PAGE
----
I thought we were having a discussion here.  I didn't realize only the experts can chime in.  Just to let you know, most of your posts on this forum have that tone in them.

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1 minute ago, PG Cruiser said:

I thought we were having a discussion here.  I didn't realize only the experts can chime in.  Just to let you know, most of your posts on this forum have that tone in them.

Never assume, as the saying goes. Just stating facts. No Mal-intent behind it. No caps were used. Just coming from someone with a legal background.

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After some more research, a guilty plea is admissible but it does not automatically mean that he is liable. He will have a chance to explain his reasoning for that guilty plea.  It would be up to the jury to determine how that guilty plea will be used in their decision making process. 

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1 minute ago, StayFrosty said:

After some more research, a guilty plea is admissible but it does not automatically mean that he is liable. He will have a chance to explain his reasoning for that guilty plea.  It would be up to the jury to determine how that guilty plea will be used in their decision making process. 

There is no jury when you plea out to charges. A plea is an agreement made by both sides and overseen/agreed to by the Court. The Court has final say whether it will accept defendant's plea and the recommendation of the prosecution.

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6 minutes ago, StayFrosty said:

I was talking about using the guilty plea in the civil case that I am assuming would have a jury. 

Oh ok. Two parts in a Civil action. Liability and then Damages. Grandfather gets on the stand and says he held granddaughter over railing. Moreover, RCCL's Counsel will bring up his allocution, and once the jury hears he accepted responsibility by his plea in the Criminal action, the jury will have to decide if Grandfather is 100% or if there is Comparative Negligence by RCCL, which will most likely be minimal. In addition, RCCL can bring in Grandfather in the Civil action as a Third-Party action.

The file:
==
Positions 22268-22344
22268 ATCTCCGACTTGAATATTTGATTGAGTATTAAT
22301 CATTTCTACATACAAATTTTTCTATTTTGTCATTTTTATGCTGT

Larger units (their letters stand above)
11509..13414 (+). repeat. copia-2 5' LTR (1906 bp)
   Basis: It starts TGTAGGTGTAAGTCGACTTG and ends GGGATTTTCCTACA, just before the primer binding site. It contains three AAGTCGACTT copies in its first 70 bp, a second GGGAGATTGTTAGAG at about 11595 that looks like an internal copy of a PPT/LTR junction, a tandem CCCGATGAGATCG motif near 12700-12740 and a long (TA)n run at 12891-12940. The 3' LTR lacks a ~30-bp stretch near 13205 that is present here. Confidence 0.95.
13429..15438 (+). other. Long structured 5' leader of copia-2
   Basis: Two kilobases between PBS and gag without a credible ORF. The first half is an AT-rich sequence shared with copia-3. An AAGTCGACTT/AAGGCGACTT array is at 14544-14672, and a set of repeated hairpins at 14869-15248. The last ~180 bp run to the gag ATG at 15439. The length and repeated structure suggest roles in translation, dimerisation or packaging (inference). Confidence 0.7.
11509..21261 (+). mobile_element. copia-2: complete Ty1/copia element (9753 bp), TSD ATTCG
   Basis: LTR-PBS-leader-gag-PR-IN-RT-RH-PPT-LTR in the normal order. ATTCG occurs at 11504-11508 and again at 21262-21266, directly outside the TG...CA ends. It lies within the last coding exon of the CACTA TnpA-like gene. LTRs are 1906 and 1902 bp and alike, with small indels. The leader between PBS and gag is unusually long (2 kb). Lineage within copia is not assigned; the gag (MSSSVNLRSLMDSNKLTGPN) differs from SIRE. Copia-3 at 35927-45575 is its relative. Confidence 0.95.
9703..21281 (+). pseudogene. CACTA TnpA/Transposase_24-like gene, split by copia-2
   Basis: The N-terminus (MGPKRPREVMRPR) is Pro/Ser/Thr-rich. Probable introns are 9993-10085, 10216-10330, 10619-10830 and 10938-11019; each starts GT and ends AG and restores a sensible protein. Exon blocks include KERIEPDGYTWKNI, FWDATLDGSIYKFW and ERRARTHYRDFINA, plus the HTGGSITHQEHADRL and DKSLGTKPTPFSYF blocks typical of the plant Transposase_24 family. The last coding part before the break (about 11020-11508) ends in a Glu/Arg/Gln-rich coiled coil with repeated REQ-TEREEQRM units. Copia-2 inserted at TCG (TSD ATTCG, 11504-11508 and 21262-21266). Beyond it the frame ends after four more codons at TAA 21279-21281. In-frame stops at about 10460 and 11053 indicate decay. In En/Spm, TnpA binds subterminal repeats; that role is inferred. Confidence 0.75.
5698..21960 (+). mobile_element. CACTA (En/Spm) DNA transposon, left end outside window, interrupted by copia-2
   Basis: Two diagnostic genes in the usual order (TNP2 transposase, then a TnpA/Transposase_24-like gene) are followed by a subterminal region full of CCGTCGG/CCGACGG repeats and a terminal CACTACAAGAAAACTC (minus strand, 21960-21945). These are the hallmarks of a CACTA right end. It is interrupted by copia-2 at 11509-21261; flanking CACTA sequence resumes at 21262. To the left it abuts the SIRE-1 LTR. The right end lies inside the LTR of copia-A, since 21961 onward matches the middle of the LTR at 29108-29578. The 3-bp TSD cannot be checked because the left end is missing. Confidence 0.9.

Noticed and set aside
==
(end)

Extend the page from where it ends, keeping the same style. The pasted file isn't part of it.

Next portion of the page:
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Interesting.  That’s what NC had when I was in law school (and still may).   Back in the ‘80s, in NC the standard was that any degree of contributory negligence meant no collection for the plaintiff (unless the defendant had the “last clear chance” to avoid the accident.  I can’t see how that applies here but there almost has to be a bit of contributory negligence.  However, does Puerto Rico law or Florida law control?    I think Florida is a comparative negligence state.  

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1 hour ago, Fairlynew said:

Interesting.  That’s what NC had when I was in law school (and still may).   Back in the ‘80s, in NC the standard was that any degree of contributory negligence meant no collection for the plaintiff (unless the defendant had the “last clear chance” to avoid the accident.  I can’t see how that applies here but there almost has to be a bit of contributory negligence.  However, does Puerto Rico law or Florida law control?    I think Florida is a comparative negligence state.  

Since the venue will be somewhere in Florida, that's where the jurisdiction lies.

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There is absolutely nothing good that will come from this tragedy, but I just saw this on FB, and 

it just enhances what we all already know - that man was fully aware that the window was open.

https://bcaeagles.com/2020/02/04/new-video-shows-moments-before-toddler-fell-to-her-death-on-royal-caribbean/?fbclid=IwAR0ldijxsRj_wts6BbYim8RIyhr7xlVBBY8oSmT0VelZe5v2CFEmwdV8JnQ